Gustavus Academy for Faith, Science and Ethics for high school students returns this summer, running from June 20 through June 26 on the campus of Gustavus Adolphus College in Saint Peter, Minnesota.
The theme this year is “Why: the ethics of cancer and its treatment.” Organizers point out that in recent decades, researchers have made great strides in understanding both the progression of cancer in the human individual and the ways the individual’s immune system responds to it. The findings have led to the development of cancer therapies that can strategically target cancer cells, with fewer side effects than would be experienced through chemotherapy.
While there are questions surrounding these treatments and how to support patients in the long-term following diagnosis, there is also the perennial question as to why do bad things happen to good people and where is God in all this suffering?
Speaking at the week-long academy will be theologian-in-residence: Dr. Deanna Thompson, who has documented her cancer diagnosis through her theo-memoir, Hoping for More: Having Cancer, Talking Faith, and Accepting Grace (Cascade, 2012). Her latest book is Glimpsing Resurrection: Cancer, Trauma, and Ministry (WJK, 2018) draws on emerging research on illness-related trauma and offers ways to make space in our religious stories and communities for those undone by illness in ways that foster hope.
The scientist-in-residence this year is Dr. Scott Bur, who has been on the faculty at Gustavus Adolphus College since 2003. He teaches primarily organic chemistry, but has also taught a medicinal chemistry course and a course based on fermentation. Bur earned his Ph.D. from the University of Texas at Austin, where he worked on new ways to make molecules, specifically molecules containing nitrogen atoms. After that he moved to Atlanta, where he worked under an NIH postdoctoral fellowship in the laboratories of Professor Albert Padwa at Emory University.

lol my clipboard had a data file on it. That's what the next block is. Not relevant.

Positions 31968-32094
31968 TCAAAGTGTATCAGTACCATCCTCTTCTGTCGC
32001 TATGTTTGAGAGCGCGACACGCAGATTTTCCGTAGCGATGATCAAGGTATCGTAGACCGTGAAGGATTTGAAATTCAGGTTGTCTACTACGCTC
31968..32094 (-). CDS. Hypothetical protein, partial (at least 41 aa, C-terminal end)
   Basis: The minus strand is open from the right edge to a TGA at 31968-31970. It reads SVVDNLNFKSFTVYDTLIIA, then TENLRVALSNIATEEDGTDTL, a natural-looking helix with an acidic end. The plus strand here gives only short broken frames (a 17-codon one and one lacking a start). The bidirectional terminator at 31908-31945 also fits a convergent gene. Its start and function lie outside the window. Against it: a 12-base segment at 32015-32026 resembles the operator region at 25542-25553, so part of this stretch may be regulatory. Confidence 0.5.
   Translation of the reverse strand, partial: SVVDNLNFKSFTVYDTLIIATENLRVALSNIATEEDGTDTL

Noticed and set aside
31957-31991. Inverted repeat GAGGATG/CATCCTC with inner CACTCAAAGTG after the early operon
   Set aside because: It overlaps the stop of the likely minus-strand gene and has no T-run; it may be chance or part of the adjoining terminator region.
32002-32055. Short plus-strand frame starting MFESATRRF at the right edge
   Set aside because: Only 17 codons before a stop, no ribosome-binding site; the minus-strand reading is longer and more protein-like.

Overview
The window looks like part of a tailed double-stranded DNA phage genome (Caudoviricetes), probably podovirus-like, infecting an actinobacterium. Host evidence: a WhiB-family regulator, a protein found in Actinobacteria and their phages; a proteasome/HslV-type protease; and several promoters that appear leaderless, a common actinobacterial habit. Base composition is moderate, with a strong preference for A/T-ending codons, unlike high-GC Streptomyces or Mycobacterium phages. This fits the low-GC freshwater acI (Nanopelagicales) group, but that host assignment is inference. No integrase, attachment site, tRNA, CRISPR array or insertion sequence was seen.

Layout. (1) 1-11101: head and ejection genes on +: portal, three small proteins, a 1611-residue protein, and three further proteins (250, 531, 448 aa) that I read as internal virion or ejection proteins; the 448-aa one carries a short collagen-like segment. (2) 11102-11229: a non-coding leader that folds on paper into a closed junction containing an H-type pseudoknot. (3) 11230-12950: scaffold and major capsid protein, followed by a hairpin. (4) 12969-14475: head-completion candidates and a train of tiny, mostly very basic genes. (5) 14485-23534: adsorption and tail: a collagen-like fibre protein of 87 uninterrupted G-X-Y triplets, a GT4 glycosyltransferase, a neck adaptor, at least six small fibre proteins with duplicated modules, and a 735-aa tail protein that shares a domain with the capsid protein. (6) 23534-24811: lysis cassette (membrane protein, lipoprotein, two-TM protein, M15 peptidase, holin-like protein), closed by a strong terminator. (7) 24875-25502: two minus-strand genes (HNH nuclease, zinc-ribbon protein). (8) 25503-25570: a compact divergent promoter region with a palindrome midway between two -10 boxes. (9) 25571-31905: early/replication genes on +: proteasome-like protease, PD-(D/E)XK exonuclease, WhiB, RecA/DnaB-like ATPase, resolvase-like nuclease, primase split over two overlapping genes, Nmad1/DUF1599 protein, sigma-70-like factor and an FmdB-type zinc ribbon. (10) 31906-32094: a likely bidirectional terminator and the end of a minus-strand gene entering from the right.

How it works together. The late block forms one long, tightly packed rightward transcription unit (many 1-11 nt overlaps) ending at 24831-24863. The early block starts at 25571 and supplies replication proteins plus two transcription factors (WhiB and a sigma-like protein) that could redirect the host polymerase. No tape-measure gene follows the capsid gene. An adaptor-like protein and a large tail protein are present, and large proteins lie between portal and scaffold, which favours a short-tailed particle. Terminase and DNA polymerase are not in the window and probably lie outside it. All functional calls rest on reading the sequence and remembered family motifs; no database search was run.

Students who have completed 9th, 10th, or 11th grade by June 2020 are allowed to apply for the summer academy. There is an enrollment fee, but all other costs are covered through a generous grant from the Lilly Endowment.
More information can by found on the academy’s website.
Susan is an author with a long-time interest in religion and science. She currently edits Covalence, the Lutheran Alliance for Faith, Science and Technology’s online magazine. She has written articles in The Lutheran and the Zygon Center for Religion and Science newsletter. Susan is a board member for the Center for Advanced Study of Religion and Science, the supporting organization for the Zygon Center and the Zygon Journal. She also co-wrote Our Bodies Are Selves with Dr. Philip Hefner and Dr. Ann Pederson.